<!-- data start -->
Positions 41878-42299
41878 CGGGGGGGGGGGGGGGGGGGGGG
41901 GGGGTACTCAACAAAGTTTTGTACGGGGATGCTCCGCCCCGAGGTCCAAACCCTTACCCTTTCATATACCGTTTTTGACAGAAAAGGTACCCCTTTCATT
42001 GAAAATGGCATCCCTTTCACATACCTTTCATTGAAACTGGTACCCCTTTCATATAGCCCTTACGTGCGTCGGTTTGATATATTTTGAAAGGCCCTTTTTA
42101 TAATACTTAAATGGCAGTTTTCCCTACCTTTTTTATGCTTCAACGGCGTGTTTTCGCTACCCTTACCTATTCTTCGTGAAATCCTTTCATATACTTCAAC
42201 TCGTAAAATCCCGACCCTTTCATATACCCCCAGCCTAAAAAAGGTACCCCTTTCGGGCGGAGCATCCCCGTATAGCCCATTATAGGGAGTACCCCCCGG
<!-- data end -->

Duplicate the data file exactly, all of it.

Positions 41878-42299
41878 CGGGGGGGGGGGGGGGGGGGGGG
41901 GGGGTACTCAACAAAGTTTTGTACGGGGATGCTCCGCCCCGAGGTCCAAACCCTTACCCTTTCATATACCGTTTTTGACAGAAAAGGTACCCCTTTCATT
42001 GAAAATGGCATCCCTTTCACATACCTTTCATTGAAACTGGTACCCCTTTCATATAGCCCTTACGTGCGTCGGTTTGATATATTTTGAAAGGCCCTTTTTA
42101 TAATACTTAAATGGCAGTTTTCCCTACCTTTTTTATGCTTCAACGGCGTGTTTTCGCTACCCTTACCTATTCTTCGTGAAATCCTTTCATATACTTCAAC
42201 TCGTAAAATCCCGACCCTTTCATATACCCCCAGCCTAAAAAAGGTACCCCTTTCGGGCGGAGCATCCCCGTATAGCCCATTATAGGGAGTACCCCCCGG